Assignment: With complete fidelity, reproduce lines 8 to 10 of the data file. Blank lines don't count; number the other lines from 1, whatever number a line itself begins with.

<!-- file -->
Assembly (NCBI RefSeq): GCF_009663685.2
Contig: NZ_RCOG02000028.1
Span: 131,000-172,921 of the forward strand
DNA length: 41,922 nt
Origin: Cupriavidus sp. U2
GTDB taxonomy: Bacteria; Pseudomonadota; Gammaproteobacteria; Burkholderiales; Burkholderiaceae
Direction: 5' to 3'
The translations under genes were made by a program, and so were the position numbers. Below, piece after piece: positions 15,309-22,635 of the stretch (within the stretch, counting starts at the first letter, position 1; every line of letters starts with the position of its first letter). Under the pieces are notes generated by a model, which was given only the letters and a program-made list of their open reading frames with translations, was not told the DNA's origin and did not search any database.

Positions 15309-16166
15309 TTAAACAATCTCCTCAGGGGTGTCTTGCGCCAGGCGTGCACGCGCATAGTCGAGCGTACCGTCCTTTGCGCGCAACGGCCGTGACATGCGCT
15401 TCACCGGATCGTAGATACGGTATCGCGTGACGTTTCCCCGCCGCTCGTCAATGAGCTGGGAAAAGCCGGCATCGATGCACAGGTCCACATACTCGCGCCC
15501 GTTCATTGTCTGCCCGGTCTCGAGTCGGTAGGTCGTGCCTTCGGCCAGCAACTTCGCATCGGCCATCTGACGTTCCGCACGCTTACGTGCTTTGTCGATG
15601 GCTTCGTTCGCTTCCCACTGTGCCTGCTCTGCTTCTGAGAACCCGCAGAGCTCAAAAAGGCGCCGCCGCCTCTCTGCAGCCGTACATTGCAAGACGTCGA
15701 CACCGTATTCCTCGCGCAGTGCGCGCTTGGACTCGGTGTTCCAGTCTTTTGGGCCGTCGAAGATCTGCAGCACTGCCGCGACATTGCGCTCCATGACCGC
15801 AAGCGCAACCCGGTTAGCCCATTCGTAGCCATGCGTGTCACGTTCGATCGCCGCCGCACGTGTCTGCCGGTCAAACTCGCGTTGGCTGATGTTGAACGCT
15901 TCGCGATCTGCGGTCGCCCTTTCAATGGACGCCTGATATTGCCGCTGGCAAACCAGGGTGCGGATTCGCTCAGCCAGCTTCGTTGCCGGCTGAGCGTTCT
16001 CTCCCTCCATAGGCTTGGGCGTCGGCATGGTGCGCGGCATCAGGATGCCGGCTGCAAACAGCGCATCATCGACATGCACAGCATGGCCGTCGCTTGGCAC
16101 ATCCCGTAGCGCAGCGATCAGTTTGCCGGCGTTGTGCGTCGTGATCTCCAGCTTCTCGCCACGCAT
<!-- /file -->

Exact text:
The translations under genes were made by a program, and so were the position numbers. Below, piece after piece: positions 15,309-22,635 of the stretch (within the stretch, counting starts at the first letter, position 1; every line of letters starts with the position of its first letter). Under the pieces are notes generated by a model, which was given only the letters and a program-made list of their open reading frames with translations, was not told the DNA's origin and did not search any database.

Positions 15309-16166
15309 TTAAACAATCTCCTCAGGGGTGTCTTGCGCCAGGCGTGCACGCGCATAGTCGAGCGTACCGTCCTTTGCGCGCAACGGCCGTGACATGCGCT